This was when the library changed the name of the reference department to Adult Services and the primary role for that department became public programming. The staff found a new high-demand service that the public wanted to replace the previous one of reference that they had been doing.
“That was exciting,” Bertrand said. “We started video recording our programs and started our YouTube page to share the speakers that we had. We’ve done quite well with that. So, that’s an example of technology pretty much killing a service that we had done. We had to evolve into something else.”
Merchant Street MusicFest
After the then-director moved up north, Bertrand took his place with Allison Beasley moving into the assistant director position.
Nina Epstein, the mayor of Kankakee at the time, had lunch with Bertrand and Beasley and the three discussed ways to make downtown Kankakee more of a destination.
The two library staff members offered to take over coordination of the annual Merchant Street MusicFest and worked to develop it into what it’s known as today.
“The first year that we did it, we expanded to a second stage,” said Bertrand of MusicFest, which was originally a one-day and one-stage affair. “It just kind of grew and grew, and the year that it exploded was when we got Tone Lõc in 2012. That year everybody and their brother showed up and that’s when it stopped being a small-time kind of affair and became what people think of as MusicFest now.”
After putting the event on hold last year due to the pandemic, Bertrand said he is excited to bring the fan-favorite festival back (with the exception of the Kids Zone) to downtown Kankakee this summer on July 30 and 31. He also expressed his gratitude to all of the community members who help make the event a reality.
“It is primarily made possible by all of our volunteers. We’ve had a rotating list of names through the years of people who’ve contributed,” he said, sharing that the list includes local businesses that contribute financially and the names of library staff who participate.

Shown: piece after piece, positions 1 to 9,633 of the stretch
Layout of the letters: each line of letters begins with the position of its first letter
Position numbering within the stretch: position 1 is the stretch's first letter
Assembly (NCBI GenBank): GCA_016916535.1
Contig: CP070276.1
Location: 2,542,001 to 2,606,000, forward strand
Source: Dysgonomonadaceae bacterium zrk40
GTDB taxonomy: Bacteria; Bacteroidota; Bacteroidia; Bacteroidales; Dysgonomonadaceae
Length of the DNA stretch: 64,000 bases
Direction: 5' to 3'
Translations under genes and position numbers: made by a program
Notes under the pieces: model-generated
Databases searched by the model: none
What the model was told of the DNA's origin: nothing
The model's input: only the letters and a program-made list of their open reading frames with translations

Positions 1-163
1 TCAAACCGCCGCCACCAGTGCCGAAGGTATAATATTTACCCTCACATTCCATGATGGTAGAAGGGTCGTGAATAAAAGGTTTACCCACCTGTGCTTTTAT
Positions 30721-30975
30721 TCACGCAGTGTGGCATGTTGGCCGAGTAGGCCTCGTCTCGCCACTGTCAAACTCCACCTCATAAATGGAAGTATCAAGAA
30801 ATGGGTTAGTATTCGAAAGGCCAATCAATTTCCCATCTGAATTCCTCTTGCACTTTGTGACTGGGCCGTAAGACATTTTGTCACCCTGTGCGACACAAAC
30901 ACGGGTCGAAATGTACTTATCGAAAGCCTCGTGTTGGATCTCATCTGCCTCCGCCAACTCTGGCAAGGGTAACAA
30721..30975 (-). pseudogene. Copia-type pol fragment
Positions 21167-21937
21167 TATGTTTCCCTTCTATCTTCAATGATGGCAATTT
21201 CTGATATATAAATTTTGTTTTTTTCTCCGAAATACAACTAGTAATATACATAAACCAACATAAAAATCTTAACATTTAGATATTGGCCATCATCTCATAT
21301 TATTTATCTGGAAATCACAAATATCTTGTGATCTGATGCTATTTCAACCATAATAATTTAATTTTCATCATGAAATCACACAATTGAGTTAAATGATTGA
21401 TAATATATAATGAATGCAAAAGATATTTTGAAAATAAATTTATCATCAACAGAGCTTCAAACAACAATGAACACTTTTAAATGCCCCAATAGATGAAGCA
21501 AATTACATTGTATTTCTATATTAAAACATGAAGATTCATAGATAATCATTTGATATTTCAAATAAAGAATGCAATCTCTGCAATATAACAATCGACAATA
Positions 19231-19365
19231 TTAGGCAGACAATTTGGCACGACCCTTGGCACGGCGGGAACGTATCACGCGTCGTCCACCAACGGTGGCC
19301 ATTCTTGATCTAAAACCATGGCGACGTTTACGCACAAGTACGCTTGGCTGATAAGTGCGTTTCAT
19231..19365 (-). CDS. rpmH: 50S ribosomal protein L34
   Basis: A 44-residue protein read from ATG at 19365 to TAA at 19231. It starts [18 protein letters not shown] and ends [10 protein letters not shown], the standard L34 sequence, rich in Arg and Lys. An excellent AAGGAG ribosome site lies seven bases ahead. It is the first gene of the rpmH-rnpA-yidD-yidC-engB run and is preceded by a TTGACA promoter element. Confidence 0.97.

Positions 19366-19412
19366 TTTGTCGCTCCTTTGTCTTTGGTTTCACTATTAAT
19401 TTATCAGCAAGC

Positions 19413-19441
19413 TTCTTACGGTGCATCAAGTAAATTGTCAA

“Allison is kind of our core manager. But the scores and scores of private citizens who, on their own time, put four or five hours in to work a beer tent or sell tickets or pick up garbage is really what makes it possible.”
With MusicFest back on its feet, Bertrand is looking to do the same for the library and is encouraging the public to come back now that the state has reopened.
“With Phase 5, we will be completely open and all of our services will be back in place,” he said. “Programming will resume, and we want people to come back and try the library again.”
While he can’t say exactly what ideas they have as they’re still in the planning stages, they are “going to be trying some new things to get people to come back.”
He did mention the idea of developing spaces where creators can come out and use the library to do what they do best — create. Bertrand added that this idea was inspired by the former Kankakee music and creative space, Feed.
Bertrand and his team are working hard to bring the library back to its roots of bringing the community together, and he said he looks forward to more patrons returning.
“When I went to library school, I never thought I would end up being the director of my hometown library and that was really a gift,” he said.